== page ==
One other player that needs to be mentioned among those the Patriots need to watch is running back Chris Thompson, who plays a big role in Washington’s passing game and just last week took a screen pass 39 yards for his team’s biggest gain against New York. In fact, the former fifth-round draft pick is currently the team leader in receptions: he has caught 20 passes during the first four games, gaining a combined 251 yards.
As impressive as his receiving numbers are, however, Thompson’s output on the ground has been mostly underwhelming as he has carried the football 16 times for just 46 yards. The 28-year-old is far from the only issue Washington has on the ground, though, as the team as a whole has gained only 199 total yards by running the football (31st in the NFL) for an average of just 2.9 yards per carry (31st).
Why is that the case? Andrew names various reasons: “First, the running game has never been integrated very well with the passing game. Head coach Jay Gruden is largely credited with designing the passing offense, but he relied on offensive line coach Bill Callahan to design the running offense, and for a long time the two were never very successfully integrated (ie, the run plays often looked different formationally than the passing plays, which was a bit of a “tell” that defenses could key in on).”
“This hurt the run game more than the passing game because the passing game still presented multiple options for where the ball could go, whereas the run plays generally had a designated direction to run the ball,” he continued. “New offensive coordinator Kevin O’Connell did a lot of work to integrate the run and pass game this offseason as well as integrating more play action into the offense to force defenses to respect both the run and the pass, but it’s possible there are still tells.”
“I’ve also heard the run scheme criticized for being too complex and using too many different O-line blocking formations, which makes it difficult for the offensive linemen to be especially good at just a few,” added Andrew when talking about the running game’s inefficiency. “In addition to that, Gruden is the offensive play-caller and has some obvious tendencies, calling runs on 1st down more than any other team (59% of the time in 2018).”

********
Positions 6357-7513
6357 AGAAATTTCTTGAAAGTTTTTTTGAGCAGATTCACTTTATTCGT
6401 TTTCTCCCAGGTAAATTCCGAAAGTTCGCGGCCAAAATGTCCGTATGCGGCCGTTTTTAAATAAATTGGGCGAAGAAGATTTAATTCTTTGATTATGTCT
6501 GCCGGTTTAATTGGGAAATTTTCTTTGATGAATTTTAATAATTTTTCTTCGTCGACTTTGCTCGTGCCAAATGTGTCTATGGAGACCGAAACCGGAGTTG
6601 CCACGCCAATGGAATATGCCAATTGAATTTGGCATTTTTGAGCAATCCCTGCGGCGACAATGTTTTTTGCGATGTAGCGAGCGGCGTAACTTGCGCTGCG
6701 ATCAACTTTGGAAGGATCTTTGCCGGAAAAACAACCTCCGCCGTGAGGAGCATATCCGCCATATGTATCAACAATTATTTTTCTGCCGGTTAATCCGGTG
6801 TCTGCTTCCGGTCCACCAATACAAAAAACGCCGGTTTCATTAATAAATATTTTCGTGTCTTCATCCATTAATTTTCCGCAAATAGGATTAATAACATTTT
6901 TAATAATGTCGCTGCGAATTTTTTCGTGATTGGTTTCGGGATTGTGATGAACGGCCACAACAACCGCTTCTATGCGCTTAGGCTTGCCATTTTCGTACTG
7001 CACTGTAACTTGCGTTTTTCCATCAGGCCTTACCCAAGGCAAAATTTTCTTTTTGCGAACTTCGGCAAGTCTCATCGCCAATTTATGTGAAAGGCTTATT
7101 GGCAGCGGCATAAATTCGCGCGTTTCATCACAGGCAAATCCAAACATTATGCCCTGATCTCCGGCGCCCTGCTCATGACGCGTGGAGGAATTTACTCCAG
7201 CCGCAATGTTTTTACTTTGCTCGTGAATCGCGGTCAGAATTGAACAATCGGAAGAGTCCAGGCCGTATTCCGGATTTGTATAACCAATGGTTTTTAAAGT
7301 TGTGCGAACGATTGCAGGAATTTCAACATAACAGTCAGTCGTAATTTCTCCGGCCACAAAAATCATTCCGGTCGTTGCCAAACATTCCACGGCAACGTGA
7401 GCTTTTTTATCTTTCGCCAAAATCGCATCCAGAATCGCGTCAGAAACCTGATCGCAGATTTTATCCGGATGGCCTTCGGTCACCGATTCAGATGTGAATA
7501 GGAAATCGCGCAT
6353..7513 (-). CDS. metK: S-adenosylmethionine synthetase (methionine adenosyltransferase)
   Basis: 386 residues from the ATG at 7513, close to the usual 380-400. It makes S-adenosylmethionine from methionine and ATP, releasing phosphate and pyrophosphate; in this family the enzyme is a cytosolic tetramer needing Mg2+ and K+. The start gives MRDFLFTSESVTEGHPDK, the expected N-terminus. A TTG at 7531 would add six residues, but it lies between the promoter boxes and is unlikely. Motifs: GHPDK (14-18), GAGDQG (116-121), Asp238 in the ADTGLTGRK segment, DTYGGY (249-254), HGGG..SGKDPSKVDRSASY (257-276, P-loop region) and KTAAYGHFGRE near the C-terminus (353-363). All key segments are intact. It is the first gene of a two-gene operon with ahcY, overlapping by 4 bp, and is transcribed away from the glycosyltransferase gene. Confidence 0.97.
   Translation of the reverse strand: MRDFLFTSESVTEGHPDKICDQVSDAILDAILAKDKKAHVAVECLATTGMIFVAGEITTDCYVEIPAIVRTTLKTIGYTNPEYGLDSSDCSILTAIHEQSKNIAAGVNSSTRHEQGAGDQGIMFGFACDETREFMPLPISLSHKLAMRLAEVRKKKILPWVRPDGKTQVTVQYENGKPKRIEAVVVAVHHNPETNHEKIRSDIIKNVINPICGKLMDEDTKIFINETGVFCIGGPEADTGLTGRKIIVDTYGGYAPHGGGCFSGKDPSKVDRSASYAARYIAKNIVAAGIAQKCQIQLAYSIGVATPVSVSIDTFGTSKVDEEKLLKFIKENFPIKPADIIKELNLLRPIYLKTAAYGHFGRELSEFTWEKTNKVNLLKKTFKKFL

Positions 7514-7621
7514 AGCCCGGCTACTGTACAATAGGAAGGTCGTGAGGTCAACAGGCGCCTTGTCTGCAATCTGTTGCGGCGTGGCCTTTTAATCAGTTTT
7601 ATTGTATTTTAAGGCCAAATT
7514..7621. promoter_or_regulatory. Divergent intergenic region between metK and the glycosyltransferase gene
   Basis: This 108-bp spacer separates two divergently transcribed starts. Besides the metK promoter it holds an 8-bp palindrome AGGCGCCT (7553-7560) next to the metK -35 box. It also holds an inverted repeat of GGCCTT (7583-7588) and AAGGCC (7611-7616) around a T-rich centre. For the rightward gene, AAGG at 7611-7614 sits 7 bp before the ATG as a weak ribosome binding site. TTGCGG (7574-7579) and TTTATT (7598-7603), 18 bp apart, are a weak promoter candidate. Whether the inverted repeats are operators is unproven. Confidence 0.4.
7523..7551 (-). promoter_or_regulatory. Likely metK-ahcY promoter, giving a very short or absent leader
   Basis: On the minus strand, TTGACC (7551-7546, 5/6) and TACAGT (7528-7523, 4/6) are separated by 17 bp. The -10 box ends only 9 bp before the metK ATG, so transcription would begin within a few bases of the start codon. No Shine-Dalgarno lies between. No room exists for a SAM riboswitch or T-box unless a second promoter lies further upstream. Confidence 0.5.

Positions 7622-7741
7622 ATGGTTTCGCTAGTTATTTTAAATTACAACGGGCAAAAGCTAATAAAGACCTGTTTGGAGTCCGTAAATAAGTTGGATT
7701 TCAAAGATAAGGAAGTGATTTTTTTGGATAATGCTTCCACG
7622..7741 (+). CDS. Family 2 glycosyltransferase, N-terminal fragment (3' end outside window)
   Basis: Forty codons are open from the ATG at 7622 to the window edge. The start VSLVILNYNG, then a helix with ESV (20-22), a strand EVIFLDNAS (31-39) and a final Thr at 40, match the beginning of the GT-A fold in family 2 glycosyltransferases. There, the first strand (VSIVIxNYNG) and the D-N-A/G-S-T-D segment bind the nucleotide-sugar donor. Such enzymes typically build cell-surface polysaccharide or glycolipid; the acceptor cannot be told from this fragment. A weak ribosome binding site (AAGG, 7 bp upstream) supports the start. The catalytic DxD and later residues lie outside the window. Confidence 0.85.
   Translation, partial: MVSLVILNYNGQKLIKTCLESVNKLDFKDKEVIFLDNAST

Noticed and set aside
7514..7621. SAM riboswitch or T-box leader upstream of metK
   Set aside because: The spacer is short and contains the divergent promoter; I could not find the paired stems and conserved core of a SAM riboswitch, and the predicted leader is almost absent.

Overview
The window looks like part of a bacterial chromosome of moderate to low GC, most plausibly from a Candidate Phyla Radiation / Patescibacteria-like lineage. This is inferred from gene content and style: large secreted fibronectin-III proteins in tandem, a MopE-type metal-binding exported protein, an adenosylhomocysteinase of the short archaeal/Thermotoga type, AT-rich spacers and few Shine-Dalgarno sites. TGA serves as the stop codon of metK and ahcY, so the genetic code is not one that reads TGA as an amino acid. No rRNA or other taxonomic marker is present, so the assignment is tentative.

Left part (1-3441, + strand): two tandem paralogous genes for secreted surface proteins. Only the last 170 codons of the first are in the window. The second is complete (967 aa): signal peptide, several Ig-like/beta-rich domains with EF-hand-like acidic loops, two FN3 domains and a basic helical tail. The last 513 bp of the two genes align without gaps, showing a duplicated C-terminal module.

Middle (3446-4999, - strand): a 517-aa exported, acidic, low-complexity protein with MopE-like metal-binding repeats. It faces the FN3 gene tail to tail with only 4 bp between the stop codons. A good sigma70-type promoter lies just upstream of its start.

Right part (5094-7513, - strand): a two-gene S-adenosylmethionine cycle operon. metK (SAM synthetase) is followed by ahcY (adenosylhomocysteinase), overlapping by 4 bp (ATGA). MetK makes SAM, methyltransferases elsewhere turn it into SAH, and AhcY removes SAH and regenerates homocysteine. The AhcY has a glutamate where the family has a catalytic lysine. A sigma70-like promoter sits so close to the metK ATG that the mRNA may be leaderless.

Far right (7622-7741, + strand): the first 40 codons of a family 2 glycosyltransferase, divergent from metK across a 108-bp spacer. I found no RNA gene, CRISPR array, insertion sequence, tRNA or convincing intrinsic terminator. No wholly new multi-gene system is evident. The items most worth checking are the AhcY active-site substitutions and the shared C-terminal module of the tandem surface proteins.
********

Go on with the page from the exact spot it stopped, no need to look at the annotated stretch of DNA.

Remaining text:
“However, those were all issues last year as well,” he said. “Unique to this year, we have been missing left tackle Trent Williams to a holdout, and he is easily the best player on the O-line. In addition to that, starting running back Derrius Guice suffered a serious knee injury Week 1, forcing Adrian Peterson to take over as the primary between-the-tackles rusher. Guice was a more versatile player, whereas Peterson struggles out of shotgun, forcing the team to run out of I-formation more of the time.”
“It’s also partly to do with the teams we’ve played,” continued Andrew. “The Eagles and Bears have two of the top run defenses in the NFL, and the Cowboys and Giants ran up the score on us early, causing us to abandon the run game. Also, our starting center [Chase Roullier] and right guard [Brandon Scherff] were unable to play last week due to injury, which makes it harder to run up the middle.”
New England’s defense has looked good at defending the run over the first three weeks of the season, but has had a tougher time to contain the inside hand-off against Frank Gore and the Buffalo Bills. Washington’s ground game, meanwhile, presents an opportunity to bounce back — while the passing game should have a hard time moving the ball effectively against the NFL’s premier secondary. All in all, the matchup between New England’s defense and the offense it will face on Sunday appears to be a lopsided affair, at least on paper.